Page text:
The last thing anyone wants to see happen after your death is an inheritance dispute. You want to leave behind something for your beneficiaries, and having them fight among themselves is not your idea of how your family should treat one another.
There are a couple things you can do to help your family avoid disputes. With the help of your attorney, you can make sure there's as little risk of a dispute as possible, so your family can receive what you wanted to gift to them and focus more on their emotional healing.
1. Get an iron-clad will
While you're in the mind to do so, it's a good idea to create a will that is not in any way debatable. The first thing to do is to make sure you create a valid will. After that, you'll want to include your age, testamentary capacity to show you were of sound mind and body when you created the will, and to show voluntariness, which is a lack of coercion.
After this, you need to list all your assets and assign them to the heirs you have. The will should be written in such a way that the language is clear to understand. Finally, sign and date the document. You'll need a witness document included as well to show that someone else was there to watch you sign the document.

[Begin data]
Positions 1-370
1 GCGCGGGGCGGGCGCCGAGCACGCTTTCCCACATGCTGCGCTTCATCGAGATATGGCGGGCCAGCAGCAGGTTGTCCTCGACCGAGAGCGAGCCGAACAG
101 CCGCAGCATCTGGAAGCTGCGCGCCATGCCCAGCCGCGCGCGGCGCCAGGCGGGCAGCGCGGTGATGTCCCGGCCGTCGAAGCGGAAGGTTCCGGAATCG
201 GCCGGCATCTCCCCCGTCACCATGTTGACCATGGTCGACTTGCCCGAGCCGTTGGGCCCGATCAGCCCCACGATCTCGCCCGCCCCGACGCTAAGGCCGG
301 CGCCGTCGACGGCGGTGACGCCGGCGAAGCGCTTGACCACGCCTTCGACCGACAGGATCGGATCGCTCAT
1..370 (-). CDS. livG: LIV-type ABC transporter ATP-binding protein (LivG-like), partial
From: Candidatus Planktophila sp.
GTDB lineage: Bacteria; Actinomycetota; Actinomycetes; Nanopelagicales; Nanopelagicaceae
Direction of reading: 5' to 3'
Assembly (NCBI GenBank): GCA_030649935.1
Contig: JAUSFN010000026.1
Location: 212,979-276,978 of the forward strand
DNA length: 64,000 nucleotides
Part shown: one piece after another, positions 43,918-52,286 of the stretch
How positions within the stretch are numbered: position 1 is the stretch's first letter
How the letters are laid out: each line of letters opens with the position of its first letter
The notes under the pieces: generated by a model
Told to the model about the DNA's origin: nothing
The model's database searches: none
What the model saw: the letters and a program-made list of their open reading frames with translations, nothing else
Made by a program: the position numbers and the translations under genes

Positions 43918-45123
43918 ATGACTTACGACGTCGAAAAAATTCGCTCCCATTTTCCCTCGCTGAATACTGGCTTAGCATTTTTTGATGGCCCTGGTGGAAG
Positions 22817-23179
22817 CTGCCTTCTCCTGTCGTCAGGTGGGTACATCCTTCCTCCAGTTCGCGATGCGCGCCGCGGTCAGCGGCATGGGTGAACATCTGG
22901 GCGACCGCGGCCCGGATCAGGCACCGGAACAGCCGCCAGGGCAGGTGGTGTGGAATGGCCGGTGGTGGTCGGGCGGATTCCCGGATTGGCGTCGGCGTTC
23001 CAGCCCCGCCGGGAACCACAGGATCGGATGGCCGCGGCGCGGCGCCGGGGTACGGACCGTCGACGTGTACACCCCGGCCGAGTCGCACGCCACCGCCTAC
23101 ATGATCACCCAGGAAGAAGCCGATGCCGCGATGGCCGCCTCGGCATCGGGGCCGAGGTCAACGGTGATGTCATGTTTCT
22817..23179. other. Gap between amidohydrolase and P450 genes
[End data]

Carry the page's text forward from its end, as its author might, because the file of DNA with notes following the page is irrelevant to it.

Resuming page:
2. Create a living will
When you have a living will, it provides a number of instructions to your family. It talks about things like the care you want to receive if you are incapacitated and helps you appoint a durable power of attorney, or a person who makes decisions on your behalf if you are unable to.
Since you have to designate these people and your wishes while you're alive and of sound mind, it's much easier to show exactly what you want and to enforce those wishes after death.
Choosing the right will now can help your family later. Your attorney can create a document that helps you secure your wishes.